Britain’s delay on Huawei 5G decision harming international ties – UK lawmakers
LONDON (Reuters) – Britain’s new prime minister must urgently make a decision on the role China’s Huawei will have in next-generation 5G networks as the ongoing debate is damaging international relations, a powerful committee of British lawmakers said on Friday.
Britain has emerged as a key battleground in a geopolitical battle over Huawei Technologies, the world’s biggest maker of telecom networking equipment.
The United States has threatened to cut off valuable intelligence sharing with allies who use the company’s equipment, which it says could be exploited by Beijing for spying. China has warned Britain that excluding the firm could hurt investment and trade.
Britain’s National Security Council, chaired by outgoing Prime Minister Theresa May, met to discuss the issue in April and a decision was made to block Huawei from all critical parts of the 5G network but to give it restricted access to less sensitive parts.
The final decision on Huawei was already supposed to have been taken by the British government but May’s decision to step down has stalled the process. Her replacement, either foreign minister Jeremy Hunt or former London mayor Boris Johnson who is the frontrunner, will be installed next week.
“Such an important decision therefore requires careful consideration,” parliament’s Intelligence and Security Committee (ISC) said in a statement. “However, the extent of the delay is now causing serious damage to our international relationships: a decision must be made as a matter of urgency.”
The ISC said Britain’s cyber security chiefs had been clear that the issue was not about one country or company, but that the national networks had to be able to withstand any attack, malicious action or simple human error.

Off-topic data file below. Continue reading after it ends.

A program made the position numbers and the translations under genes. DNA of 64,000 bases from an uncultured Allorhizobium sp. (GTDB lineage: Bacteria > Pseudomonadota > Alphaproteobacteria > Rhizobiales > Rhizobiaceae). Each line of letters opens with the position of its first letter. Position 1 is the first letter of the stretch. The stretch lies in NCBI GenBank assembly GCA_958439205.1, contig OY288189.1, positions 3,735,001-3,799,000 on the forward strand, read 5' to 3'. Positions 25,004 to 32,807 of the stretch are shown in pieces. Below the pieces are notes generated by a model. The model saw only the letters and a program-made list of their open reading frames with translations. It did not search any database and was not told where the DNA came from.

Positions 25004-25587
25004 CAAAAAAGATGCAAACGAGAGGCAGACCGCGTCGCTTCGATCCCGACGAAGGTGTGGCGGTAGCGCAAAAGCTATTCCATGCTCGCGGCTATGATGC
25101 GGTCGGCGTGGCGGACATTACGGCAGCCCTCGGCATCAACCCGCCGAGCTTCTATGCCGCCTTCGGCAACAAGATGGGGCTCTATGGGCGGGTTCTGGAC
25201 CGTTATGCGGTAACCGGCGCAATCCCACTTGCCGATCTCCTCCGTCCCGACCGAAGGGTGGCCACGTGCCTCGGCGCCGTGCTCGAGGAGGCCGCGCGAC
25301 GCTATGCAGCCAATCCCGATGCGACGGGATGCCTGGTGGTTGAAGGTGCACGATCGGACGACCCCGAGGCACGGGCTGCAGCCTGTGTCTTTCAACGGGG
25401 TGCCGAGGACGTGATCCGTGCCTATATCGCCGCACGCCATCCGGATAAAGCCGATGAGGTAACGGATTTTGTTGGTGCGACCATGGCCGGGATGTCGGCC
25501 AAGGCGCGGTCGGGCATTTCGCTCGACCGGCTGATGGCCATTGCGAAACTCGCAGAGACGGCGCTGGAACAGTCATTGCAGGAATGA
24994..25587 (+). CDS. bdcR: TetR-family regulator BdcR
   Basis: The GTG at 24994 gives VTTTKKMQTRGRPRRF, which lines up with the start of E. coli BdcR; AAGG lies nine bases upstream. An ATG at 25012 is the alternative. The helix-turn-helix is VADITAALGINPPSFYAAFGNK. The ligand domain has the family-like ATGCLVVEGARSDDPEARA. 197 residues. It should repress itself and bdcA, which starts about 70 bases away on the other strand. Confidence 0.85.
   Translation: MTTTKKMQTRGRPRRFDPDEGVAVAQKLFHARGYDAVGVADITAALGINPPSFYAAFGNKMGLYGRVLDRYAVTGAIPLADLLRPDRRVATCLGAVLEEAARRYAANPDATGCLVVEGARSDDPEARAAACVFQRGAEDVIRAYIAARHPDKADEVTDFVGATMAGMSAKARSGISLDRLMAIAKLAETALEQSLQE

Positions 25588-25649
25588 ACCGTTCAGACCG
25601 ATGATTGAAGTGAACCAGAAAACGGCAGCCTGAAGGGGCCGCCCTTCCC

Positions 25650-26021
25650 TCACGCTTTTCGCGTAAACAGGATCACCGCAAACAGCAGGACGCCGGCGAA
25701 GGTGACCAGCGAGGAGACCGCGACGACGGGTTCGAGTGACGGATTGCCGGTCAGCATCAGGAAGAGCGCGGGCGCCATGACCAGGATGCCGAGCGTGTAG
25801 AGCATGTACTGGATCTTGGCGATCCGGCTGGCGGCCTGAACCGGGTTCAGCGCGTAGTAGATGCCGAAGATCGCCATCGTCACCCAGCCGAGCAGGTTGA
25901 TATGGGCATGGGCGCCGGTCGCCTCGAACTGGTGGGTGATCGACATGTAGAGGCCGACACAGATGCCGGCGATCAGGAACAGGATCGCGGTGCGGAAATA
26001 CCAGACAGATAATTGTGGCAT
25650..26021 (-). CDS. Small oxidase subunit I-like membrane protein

The committee said this was best achieved by diversifying suppliers and the issue at the moment for 5G was that there were only three firms in the running – Huawei, Nokia and Ericsson. Overdependence and less competition resulted in lower security standards, it said.
“Therefore including a third company – even if you may have some security concerns about them and will have to set a higher bar for security measures within the system – will, counter-intuitively, result in higher overall security,” the ISC said.
Huawei Vice President Victor Zhang said he supported the committee’s comments on supplier diversity. “We agree that diversity improves resilience in networks,” he said.
The ISC also acknowledged, however, that the decision was not just technical and that the government had to take into account political concerns and so should not do anything to jeopardise the “Five Eyes” intelligence alliance of the United States, Britain, Australia, Canada and New Zealand.
It argued that China would understand if Huawei were excluded as Beijing would not allow a British company to play a role in its critical national infrastructure.
“The public debate implies that we have to choose between good economic links with China and our own national security … This is a simplistic viewpoint, and those promoting it do a disservice to China,” it said.
(Reporting by Michael Holden; Editing by Toby Chopra)